We also worked with a local municipality that brought a dozen partners together (business associations, social service agencies and infrastructure managers) to respond more effectively to conditions that lead to vulnerable people asking for help on our street corners. It had the flavour of community development, everyone had a part to play, and the city was able to find its own strategy within a broader consensus on actions needed.

Interconnected clusters of ideas all support and enable each other.

As Steven Johnson has noted in his book Where Good Ideas Come From, the best ideas usually do not come from inside just one person’s head. Instead, they come from social interaction. We can take that concept a step further to consider developing interdependent strategies.

It takes more time and effort to negotiate a strategy involving coordinated commitments among collaborative partners. The process bumps into different goals, mandates, cultures and operating styles. But the result can be far better than from making your own strategies in isolation.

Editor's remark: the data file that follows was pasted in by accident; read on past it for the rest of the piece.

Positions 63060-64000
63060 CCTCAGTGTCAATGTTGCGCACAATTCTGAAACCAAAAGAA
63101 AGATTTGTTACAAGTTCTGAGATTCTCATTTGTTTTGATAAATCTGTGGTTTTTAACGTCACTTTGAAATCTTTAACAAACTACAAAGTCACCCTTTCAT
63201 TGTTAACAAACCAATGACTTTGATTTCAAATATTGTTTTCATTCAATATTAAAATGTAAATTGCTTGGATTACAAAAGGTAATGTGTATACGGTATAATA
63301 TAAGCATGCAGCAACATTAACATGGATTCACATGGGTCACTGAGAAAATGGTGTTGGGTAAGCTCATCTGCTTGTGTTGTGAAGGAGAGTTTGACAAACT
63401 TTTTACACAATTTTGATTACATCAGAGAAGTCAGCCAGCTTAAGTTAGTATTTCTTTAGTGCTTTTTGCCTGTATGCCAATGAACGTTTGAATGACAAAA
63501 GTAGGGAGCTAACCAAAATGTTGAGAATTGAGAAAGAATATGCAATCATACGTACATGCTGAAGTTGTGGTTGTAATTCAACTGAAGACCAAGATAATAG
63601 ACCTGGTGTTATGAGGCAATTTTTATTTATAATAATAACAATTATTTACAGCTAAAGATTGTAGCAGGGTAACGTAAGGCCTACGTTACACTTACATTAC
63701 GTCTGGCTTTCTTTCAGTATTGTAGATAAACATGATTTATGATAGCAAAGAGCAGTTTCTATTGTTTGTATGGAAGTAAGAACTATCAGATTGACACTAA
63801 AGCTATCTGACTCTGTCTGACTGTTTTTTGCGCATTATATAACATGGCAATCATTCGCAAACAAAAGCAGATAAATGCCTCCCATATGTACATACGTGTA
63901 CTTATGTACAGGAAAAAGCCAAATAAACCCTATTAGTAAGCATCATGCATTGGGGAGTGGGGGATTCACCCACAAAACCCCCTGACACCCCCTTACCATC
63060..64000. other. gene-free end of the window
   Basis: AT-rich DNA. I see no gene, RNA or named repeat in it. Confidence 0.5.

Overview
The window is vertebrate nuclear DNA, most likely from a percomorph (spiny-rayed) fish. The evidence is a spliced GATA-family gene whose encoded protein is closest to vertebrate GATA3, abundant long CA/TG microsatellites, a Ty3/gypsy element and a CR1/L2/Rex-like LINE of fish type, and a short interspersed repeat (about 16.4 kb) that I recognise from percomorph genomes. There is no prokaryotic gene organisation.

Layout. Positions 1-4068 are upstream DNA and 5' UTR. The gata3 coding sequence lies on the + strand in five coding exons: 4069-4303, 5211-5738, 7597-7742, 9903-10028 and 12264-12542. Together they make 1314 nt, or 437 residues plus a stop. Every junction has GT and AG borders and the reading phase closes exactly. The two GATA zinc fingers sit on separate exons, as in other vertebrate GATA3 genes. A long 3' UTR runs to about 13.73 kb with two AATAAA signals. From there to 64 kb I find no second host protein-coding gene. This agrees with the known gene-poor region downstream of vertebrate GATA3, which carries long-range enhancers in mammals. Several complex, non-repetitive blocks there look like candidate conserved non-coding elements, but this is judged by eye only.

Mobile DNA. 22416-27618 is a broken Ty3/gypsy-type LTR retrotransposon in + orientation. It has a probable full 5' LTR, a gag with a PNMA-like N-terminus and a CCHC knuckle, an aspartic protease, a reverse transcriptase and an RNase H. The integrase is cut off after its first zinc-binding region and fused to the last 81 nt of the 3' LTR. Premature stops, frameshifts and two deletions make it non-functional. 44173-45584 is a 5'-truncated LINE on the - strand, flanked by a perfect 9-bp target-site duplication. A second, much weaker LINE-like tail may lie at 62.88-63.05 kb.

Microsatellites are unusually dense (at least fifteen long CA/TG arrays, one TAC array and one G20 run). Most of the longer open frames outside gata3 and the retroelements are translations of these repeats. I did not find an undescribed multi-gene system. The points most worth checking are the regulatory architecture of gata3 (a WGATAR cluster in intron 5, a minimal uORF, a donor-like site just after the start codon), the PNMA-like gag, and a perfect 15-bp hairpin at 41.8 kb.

What We’re Reading:

  • Harvey’s Pick: In Behavioral Economics for Leaders, a neatly organized and well-written package, researcher Matthias Sutter brings together key studies on the workplace that often counter our traditional managerial practices.
  • Rob’s Pick: Here’s a selection brought to my attention by our friends, Phil and Catherine Gaudreau at Make It Matter Media).  ThinkerToys,  a handbook of creative thinking techniques by Michael Michalko, shares hints, tricks, tips, details, puzzles and exercises to help you approach problems in unconventional ways. Not all of them are new, but they can be refreshing and thought-provoking if you need to stimulate new ideas.


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8020Info helps senior leadership teams and boards develop, clarify and build consensus behind strategic priorities. Our services support strategic planning and change processes, marketing communications and research / stakeholder consultations. We would be pleased to discuss your needs and welcome enquiries.

8.  Closing Thought 

“What makes a river so restful to people is that it doesn’t have any doubt — it is sure to get where it is going, and it doesn’t want to go anywhere else.”

Hal Boyle, journalist